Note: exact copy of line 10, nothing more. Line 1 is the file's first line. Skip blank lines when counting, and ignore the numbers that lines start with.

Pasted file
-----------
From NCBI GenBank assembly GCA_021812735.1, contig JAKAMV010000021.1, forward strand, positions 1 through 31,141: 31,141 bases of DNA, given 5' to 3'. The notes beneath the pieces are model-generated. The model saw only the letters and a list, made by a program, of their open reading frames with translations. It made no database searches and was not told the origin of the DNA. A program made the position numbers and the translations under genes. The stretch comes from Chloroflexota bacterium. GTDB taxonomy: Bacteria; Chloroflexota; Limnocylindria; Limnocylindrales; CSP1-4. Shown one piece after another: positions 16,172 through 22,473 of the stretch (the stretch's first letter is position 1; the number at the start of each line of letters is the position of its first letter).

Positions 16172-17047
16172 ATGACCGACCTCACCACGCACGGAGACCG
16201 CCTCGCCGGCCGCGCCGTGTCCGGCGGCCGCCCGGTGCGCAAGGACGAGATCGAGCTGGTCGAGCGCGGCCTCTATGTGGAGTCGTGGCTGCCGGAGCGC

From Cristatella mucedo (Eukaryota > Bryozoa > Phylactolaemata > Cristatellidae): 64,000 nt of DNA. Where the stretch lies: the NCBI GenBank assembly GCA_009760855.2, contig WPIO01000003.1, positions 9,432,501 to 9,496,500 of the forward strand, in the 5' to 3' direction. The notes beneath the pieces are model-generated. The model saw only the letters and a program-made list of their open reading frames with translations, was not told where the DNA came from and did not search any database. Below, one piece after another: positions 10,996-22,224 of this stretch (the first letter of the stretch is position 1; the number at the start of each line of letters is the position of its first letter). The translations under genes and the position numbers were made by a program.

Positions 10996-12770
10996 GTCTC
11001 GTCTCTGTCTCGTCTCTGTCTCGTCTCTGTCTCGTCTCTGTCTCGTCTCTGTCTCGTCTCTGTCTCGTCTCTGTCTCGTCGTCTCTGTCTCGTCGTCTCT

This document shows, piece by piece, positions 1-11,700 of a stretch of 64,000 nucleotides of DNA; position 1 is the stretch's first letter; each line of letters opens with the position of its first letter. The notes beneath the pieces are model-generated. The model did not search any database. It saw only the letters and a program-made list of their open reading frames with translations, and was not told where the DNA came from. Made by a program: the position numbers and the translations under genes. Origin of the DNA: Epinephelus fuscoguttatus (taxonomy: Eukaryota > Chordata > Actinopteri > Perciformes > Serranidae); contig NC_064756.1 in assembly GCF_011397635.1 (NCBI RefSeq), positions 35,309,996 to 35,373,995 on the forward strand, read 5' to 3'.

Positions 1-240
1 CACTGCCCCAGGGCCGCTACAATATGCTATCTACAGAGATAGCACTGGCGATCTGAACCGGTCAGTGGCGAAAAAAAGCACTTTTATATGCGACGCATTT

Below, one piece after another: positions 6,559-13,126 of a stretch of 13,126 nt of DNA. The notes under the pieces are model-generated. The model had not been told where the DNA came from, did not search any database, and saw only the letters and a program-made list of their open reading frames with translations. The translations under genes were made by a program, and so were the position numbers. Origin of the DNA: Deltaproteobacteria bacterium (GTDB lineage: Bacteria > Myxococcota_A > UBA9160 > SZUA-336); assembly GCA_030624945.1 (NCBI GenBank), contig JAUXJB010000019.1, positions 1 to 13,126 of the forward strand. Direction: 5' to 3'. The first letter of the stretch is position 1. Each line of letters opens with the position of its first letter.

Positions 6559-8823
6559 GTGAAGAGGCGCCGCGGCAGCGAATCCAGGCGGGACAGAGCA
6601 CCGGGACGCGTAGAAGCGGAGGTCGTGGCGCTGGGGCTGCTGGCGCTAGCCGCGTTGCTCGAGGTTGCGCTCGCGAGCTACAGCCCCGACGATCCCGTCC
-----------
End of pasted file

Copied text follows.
Positions 1-240